Diabetes isn’t just challenging physically; it can affect every aspect of your life, especially your financial health. From doctor visits and lab tests to supplies and prescriptions, the ongoing expenses of life with diabetes can seem daunting. To address this, writer Sharon Goldman asked financial experts Jane Honeck, CPA, PFS, author of The Problem With Money? It’s Not About The Money (2010), and Sally Herigstad CPA, personal finance columnist and author of Help! I Can’t Pay My Bills: Surviving a Financial Crisis (2007), for their top tips on saving money while supporting your health.
Jane Honeck’s Top Tips:
1. Take advantage of local farmers’ markets or grow your own garden for healthy food. “Diabetics typically need to start eating healthier, and buying local, fresh food usually costs less than going your local supermarket or gourmet chain,” says Honeck. “Just by purchasing from a local market, growing your own vegetables and herbs, or looking into a community supported agriculture (CSA) membership, you can get food that supports your health, as well as your pocketbook.” One helpful, free resource is Local Harvest; just enter your zip code to find CSAs, farmers’ markets, and family farms in your area.
2. Join free local diabetes support groups. “Joining local support organizations can help you connect with others who might have the inside scoop on inexpensive ways to access supplies or medications or carpooling,” Honeck says, suggesting Meetup.com or the American Diabetes Association as good ways to find groups in your area. “You can also make new friends and go on outings that can take you away from dwelling on an illness, which enhances your total life in a way that doesn’t cost money and may even improve the way you feel.”
3. Tackle your budget piece by piece. When expenses change after a diabetes diagnosis or with a change in your management plan, re-jiggering your budget can be overwhelming, says Honeck. “Try not to feel like you’re tackling your whole spending plan,” she suggests. “But if you know you have to now spend $200 on new healthcare expenses, figure out how to squeeze the money from other categories – whether you eat at home more, see fewer movies out, or spend less on a more basic cable plan.”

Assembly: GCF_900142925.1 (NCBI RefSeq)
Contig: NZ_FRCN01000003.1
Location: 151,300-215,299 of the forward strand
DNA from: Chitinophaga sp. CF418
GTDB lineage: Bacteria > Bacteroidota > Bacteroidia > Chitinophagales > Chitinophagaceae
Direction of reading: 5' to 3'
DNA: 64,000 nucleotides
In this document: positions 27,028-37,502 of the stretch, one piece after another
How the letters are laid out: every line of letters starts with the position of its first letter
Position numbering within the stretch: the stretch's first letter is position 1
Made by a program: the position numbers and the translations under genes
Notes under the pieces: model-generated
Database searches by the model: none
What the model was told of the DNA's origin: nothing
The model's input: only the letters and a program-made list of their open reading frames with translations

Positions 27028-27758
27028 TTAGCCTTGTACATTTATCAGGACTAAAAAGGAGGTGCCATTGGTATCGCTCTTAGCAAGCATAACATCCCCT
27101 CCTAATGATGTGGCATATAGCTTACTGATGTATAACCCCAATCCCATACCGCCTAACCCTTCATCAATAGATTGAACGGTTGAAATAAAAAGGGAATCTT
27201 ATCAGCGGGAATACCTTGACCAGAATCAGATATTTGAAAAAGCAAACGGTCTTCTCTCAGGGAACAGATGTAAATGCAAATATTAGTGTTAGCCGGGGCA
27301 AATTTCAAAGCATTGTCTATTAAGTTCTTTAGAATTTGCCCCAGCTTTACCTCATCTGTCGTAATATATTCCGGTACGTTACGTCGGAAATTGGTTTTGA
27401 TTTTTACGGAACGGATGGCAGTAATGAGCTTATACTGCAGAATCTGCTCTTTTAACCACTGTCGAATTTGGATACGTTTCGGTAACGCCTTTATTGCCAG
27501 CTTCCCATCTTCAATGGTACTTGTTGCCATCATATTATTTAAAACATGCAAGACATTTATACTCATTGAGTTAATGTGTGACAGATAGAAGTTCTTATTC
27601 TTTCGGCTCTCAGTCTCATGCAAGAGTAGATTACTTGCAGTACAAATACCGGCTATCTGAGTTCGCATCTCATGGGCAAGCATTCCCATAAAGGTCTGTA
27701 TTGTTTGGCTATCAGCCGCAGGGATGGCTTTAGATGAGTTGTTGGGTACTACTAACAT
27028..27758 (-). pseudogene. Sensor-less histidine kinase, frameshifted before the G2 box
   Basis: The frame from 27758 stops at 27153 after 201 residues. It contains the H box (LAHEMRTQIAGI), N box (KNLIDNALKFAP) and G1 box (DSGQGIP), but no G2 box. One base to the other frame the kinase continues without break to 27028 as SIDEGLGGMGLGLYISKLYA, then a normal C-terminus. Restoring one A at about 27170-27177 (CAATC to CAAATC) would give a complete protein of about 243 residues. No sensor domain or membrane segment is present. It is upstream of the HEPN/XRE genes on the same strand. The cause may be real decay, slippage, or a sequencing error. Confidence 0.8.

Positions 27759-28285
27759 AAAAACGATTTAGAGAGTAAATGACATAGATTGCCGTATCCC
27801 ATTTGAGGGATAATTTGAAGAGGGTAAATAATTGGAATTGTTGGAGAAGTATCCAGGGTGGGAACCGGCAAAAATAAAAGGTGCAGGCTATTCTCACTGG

4. Don’t forget your flexible spending plan or health savings account. “The reality is that medical expenses are only deductible to the extent that you itemize your deductions on your income tax,” says Honeck. “But if you don’t own your home, you usually just take the standard deduction; and even if you do itemize, the medical expenses have to exceed 7.5% of your gross income in order to be deductible. However, don’t forget your medical savings plan, if your company offers one. These allow you to pay for medical expenses with pre-tax dollars,” she says.
Sally Herigstad has a special interest in diabetes-focused money-saving ideas, since her husband was diagnosed with T2 several years ago. Here are her top tips:
1. Buy testing strips and other supplies online. “They are often half the price, even cheaper than the chain stores.”
2. Pay for healthcare expenses with your credit or debit card for easier tracking. “The hardest part of medical expenses is often keeping track of them. And keep them separate from grocery expenses.”
3. Ask restaurants to replace carbs with diabetes-friendlier foods to save money. “Don’t let restaurants give you sides you’re not going to eat: ask for a healthier alternative like a salad or veggies so you’ll get more bang for your buck.”
4. Track medical expenses – you never know if you’ll have enough to deduct at tax time. “It’s true, you can only deduct what is over 7.5% of your total income, but you might as well track them from the beginning of the year anyway, because you never know – if October comes along and you have a big health expense, you’ll wish you had saved the receipts. You might also have less income over the year if you’re not working as much.”
5. Know your deductions. “Finally, people don’t always realize how many things are deductible. For instance, you can deduct travel expenses like auto, plane, and hotels if they are healthcare-related. If you’re going to the doctor a lot, that standard deduction for car mileage, for instance: the rate for medical purposes was 23 cents a mile in 2012 – can start to really add up.” Check out the complete list published by the IRS.
Sharon M. Goldman is a New Jersey-based freelance writer who has written on health, fitness, and nutrition for such publications as Health, Self, Marie Claire, Whole Living, Yoga Journal, and EatingWell. Her family history of diabetes inspires her to learn more about how to try and stay healthy by eating right, exercising and reducing stress. All opinions contained in this article reflect those of the contributor, interviewees, and not of Sanofi US, its employees, agencies, or affiliates.
© 2013 The DX: The Diabetes Experience